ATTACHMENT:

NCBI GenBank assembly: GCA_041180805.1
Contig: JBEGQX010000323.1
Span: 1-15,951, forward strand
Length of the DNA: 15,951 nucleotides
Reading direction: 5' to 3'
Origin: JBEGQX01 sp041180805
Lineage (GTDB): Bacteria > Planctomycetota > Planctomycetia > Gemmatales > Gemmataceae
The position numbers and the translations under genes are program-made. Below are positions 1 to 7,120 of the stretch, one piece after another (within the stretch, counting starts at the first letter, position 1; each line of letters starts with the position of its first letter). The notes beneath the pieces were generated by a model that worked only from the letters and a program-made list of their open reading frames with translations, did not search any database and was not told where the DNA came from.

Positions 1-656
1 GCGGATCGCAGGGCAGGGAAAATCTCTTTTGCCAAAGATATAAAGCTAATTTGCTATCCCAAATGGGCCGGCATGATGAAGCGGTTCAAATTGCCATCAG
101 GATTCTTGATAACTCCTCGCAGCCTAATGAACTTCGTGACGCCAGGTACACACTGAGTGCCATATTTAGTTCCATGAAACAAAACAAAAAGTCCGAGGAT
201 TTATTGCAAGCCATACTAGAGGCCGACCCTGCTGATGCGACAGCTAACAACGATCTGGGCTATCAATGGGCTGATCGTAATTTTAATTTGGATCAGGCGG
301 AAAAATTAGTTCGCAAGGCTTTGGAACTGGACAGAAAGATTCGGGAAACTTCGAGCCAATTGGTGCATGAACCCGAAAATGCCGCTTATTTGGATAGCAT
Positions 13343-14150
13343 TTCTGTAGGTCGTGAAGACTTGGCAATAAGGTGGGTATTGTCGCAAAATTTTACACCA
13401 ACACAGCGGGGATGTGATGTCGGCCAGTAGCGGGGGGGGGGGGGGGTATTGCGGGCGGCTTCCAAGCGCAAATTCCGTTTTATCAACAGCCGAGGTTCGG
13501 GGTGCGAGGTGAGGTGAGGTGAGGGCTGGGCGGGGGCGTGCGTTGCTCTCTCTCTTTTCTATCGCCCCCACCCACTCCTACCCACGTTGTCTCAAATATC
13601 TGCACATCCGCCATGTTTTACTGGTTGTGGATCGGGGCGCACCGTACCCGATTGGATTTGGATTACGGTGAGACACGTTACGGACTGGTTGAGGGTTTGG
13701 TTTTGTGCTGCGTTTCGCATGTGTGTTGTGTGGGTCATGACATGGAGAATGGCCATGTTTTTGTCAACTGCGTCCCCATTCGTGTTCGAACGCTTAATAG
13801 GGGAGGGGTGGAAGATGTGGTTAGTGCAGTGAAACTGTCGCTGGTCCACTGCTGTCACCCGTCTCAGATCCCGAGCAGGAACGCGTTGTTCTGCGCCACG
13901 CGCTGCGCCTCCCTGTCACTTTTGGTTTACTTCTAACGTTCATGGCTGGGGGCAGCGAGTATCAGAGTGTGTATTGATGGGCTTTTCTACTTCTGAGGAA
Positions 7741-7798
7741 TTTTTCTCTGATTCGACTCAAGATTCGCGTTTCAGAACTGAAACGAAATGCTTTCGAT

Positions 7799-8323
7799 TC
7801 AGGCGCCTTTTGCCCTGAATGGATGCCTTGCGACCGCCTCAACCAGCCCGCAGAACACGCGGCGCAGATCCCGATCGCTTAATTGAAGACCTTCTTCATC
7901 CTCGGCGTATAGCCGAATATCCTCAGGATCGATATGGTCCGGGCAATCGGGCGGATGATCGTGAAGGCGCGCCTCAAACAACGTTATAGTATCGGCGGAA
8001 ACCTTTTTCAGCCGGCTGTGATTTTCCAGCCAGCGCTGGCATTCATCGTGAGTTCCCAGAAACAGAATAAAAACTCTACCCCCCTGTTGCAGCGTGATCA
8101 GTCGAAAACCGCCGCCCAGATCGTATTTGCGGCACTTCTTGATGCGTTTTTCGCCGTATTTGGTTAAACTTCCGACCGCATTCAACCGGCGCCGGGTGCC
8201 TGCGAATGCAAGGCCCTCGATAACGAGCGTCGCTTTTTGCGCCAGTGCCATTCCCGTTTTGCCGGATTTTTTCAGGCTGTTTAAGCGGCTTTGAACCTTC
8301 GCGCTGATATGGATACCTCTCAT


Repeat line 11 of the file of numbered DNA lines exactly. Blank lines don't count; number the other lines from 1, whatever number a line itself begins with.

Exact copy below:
101 GATTCTTGATAACTCCTCGCAGCCTAATGAACTTCGTGACGCCAGGTACACACTGAGTGCCATATTTAGTTCCATGAAACAAAACAAAAAGTCCGAGGAT